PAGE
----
As the estimation error is caused by the approximation error of the statistical moments on which the inference is based, a relation between the magnitude of the approximation error and the estimation error is to be expected. Since mesoscopic descriptions (EMRE,2MA) tend to have smaller approximation errors than macroscopic descriptions (RRE) [23, 29, 36], the former are expected to lead to smaller estimation errors as we have have demonstrated in Fig 5(c). We will now give a verification of these arguments. To assess the estimation error we generated 100 artificial datasets, each containing 105 cells for different volumes, and evaluated the estimation accuracy of the parameter estimation. The workflow is illustrated in Figure C in S1 Supporting Information. For the inference we used MA and the SSE truncated to various orders:

  • data = {mean} → inference using RRE, EMRE and 2MA.
  • data = {mean,variance} → inference using LNA, IOS and 3MA.

Medians and 80% symmetric percentile intervals of the squared estimation error, were calculated and the results are shown in Fig 6 for both processes.

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Fig 6. Quantification of volume dependence of estimation error.

Medians (thick line) and symmetric 80% percentile based confidence intervals (thin lines) of the errors for two representative parameters of (a) the trimerization process and (b) enzymatic degradation process. Results for different meso- and macroscopic models are color-coded and panels show datasets computed from 105 single-cell measurements: (left) data = {mean}; and (right) data = {mean,variance}. The estimated convergence order for the intermediate and high-volume regimes is indicated as gray dotted lines.

https://doi.org/10.1371/journal.pcbi.1005030.g006

In accordance with our hypothesis, we found that mesoscopic descriptions using higher-order SSEs and MAs tend to yield a lower estimation error compared to macroscopic descriptions, here RRE and LNA. The difference between meso- and macroscopic descriptions is most pronounced for intermediate volumes (101 μm3 − 103 μm3). As expected, for large volumes—where micro-, meso- and macroscopic descriptions agree—all descriptions resulted in small estimation errors. For small volumes, meso- and macroscopic descriptions depart from the underlying process resulting in large estimation errors which render results meaningless. For the enzymatic degradation process, higher-order MAs and SSEs sometimes yield higher estimation errors than low-order MAs and SSEs. This might come surprising, but the approximation order is only informative about the approximation error in the large volume limit and does not allow conclusions for low volume regimes. Accordingly, the superiority of higher-order approximations cannot be expected in low volume regimes.

In the medium- to high-volume regime we would expect an approximation order of Ω−1 for RNA/LNA and Ω−2 for EMRE/IOS. Accordingly, in the absence of measurement noise, the convergence order of the mean squared error should be (Ω−1)2 and (Ω−2)2 respectively. In fact, the observed convergence rates agree with these theoretical rates which are indicated by dashed gray lines in Fig 6. In the medium- to high-volume regime, the convergence rates are dominated by the bias fraction of the mean squared error. However, for high volume regimes we observe a convergence rate of approximately Ω−1 for EMRE/IOS. In this regime, the convergence rate of the mean squared error is dominated by the variance of the parameter estimator. Thus the convergence rate can be expected to be proportional to the variances of sample means and variances and . For the considered setting the convergence rate seems to be dominated by , which scales, according to the LNA, as . We expect that for higher volumes, the convergence rate of RRE/LNA will also be limited by the estimation variance and thus attune to . The decomposition of the mean squared error for the two models is provided in Figure E in S1 Supporting Information. Furthermore, this theoretical limit suggest that an increase in the number of measured cells N should result in a shift of this variance limit to lower values.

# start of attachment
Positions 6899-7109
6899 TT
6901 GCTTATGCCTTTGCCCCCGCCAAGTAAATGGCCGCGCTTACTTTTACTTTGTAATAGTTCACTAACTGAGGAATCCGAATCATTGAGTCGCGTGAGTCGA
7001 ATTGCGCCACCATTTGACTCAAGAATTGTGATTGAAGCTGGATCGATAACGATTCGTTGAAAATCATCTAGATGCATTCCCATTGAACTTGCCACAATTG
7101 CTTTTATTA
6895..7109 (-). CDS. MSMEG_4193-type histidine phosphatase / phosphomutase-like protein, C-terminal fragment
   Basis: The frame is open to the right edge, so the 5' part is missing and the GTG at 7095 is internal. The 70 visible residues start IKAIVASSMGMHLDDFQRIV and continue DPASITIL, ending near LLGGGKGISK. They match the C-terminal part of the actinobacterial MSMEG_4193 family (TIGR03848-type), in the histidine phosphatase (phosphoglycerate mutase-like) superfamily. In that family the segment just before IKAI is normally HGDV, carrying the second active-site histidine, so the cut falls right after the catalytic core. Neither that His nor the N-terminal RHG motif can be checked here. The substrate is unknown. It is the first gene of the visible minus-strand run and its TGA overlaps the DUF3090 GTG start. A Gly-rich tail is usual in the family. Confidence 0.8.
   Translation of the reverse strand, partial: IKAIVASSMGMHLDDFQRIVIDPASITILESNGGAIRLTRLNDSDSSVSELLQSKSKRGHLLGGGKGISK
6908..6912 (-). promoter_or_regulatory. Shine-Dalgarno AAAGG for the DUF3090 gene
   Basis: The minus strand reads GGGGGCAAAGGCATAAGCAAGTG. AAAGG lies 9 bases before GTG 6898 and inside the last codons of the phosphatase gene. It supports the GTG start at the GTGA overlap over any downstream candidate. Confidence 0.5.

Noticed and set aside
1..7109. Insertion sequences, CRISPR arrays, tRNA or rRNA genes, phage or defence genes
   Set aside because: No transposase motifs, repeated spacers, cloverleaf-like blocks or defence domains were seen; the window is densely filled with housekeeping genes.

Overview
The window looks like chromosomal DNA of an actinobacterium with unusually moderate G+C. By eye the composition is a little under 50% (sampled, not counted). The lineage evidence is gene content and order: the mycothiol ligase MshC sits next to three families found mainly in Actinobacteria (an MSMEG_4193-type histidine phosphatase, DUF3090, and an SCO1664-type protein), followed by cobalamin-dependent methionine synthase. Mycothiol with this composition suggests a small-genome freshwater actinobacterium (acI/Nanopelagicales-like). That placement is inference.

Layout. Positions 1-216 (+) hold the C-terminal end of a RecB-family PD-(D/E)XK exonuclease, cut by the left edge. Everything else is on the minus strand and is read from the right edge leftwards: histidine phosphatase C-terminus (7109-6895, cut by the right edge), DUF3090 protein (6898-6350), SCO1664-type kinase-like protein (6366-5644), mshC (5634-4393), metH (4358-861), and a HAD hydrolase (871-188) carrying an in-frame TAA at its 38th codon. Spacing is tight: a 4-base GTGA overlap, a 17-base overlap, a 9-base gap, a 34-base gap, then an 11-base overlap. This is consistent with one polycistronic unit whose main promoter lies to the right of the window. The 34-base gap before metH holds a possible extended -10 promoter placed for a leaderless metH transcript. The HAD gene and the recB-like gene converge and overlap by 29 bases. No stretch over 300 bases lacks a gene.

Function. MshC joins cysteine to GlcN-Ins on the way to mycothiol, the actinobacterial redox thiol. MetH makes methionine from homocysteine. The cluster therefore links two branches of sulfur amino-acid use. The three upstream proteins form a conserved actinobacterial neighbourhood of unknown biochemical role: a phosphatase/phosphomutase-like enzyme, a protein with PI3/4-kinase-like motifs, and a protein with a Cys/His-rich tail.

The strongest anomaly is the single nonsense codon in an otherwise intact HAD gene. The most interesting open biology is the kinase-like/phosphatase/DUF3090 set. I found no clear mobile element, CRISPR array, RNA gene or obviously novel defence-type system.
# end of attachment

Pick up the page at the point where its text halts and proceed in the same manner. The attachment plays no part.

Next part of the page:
For the simulation examples, including variance information did not yield any consistent reduction of the estimation error. This might come as a surprise as a previous study suggested that the variance carries considerable amounts of information which when included can even render previously non-identifiable parameters identifiable [39]. However, for the simulation examples we considered a data-rich setting where all parameters are well identifiable and the estimation error is mainly due to the approximation error of the description. In less data-rich situations and in the presence of technical noise, we expect that including variance information could also reduce the estimation error.

SSE and MA methods achieved similar estimation accuracies for the trimerization and enzymatic degradation processes. However, optimization using SSE turned out to be computationally more efficient than MA, as robust numerical integration of the respective differential equations was less problematic, see Figure D in S1 Supporting Information. In the following we present the results for RRE, LNA, EMRE and IOS while the results for 2MA and 3MA are reported in Figure F-I in S1 Supporting Information.

Mesoscopic descriptions are beneficial for the analysis of high-throughput single-cell data.